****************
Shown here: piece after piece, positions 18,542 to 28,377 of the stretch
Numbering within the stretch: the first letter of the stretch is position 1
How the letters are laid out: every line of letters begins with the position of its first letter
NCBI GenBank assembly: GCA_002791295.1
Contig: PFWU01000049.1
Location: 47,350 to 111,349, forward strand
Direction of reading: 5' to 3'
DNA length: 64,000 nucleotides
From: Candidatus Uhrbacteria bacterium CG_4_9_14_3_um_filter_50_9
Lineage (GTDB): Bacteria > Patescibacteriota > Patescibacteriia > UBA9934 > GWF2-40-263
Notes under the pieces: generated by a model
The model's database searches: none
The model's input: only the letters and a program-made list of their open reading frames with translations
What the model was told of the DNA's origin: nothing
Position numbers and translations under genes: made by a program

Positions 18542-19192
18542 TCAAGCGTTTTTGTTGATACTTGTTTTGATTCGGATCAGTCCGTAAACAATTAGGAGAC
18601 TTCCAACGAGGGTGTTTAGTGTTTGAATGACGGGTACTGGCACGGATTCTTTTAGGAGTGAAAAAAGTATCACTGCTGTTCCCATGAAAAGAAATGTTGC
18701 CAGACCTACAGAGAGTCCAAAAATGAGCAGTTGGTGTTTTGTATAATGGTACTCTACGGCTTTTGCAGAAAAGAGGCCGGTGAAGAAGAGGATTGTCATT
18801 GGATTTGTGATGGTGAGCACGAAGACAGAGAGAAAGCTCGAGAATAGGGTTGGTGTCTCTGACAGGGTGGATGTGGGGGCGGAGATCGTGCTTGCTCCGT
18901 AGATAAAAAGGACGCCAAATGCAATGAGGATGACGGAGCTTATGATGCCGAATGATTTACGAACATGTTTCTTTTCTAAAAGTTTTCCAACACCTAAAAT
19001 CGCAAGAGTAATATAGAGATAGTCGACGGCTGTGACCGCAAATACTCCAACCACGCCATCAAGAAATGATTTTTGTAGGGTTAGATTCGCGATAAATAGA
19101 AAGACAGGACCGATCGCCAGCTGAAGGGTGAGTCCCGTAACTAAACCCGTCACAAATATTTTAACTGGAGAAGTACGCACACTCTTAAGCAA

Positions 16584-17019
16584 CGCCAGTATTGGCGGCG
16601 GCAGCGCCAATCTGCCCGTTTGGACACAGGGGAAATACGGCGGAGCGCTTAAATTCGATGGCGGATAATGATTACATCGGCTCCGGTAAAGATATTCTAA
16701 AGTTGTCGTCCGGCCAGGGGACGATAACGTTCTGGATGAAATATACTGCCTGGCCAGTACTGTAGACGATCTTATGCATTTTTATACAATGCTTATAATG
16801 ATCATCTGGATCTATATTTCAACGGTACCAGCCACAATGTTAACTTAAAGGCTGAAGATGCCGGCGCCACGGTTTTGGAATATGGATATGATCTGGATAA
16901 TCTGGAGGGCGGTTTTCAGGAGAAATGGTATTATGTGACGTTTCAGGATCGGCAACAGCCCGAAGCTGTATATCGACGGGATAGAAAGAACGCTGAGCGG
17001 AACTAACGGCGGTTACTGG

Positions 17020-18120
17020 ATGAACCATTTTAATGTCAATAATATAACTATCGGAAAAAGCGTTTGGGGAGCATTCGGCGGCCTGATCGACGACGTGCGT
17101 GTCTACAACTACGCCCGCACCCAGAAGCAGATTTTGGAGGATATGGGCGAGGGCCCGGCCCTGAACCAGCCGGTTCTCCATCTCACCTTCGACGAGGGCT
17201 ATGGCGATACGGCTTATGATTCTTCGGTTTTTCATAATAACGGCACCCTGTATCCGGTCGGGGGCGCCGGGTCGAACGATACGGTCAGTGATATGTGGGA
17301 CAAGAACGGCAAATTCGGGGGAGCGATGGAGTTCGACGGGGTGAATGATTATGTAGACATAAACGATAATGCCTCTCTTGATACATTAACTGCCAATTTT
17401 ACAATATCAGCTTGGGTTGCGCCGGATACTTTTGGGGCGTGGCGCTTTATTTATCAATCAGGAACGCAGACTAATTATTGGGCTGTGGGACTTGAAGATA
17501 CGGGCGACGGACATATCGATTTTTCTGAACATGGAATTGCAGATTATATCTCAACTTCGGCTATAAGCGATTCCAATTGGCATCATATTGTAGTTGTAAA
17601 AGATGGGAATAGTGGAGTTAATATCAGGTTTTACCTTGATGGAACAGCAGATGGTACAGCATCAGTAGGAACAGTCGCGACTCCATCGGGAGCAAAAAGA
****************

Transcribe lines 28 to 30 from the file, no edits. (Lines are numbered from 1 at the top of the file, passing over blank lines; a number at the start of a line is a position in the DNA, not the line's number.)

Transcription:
16801 ATCATCTGGATCTATATTTCAACGGTACCAGCCACAATGTTAACTTAAAGGCTGAAGATGCCGGCGCCACGGTTTTGGAATATGGATATGATCTGGATAA
16901 TCTGGAGGGCGGTTTTCAGGAGAAATGGTATTATGTGACGTTTCAGGATCGGCAACAGCCCGAAGCTGTATATCGACGGGATAGAAAGAACGCTGAGCGG
17001 AACTAACGGCGGTTACTGG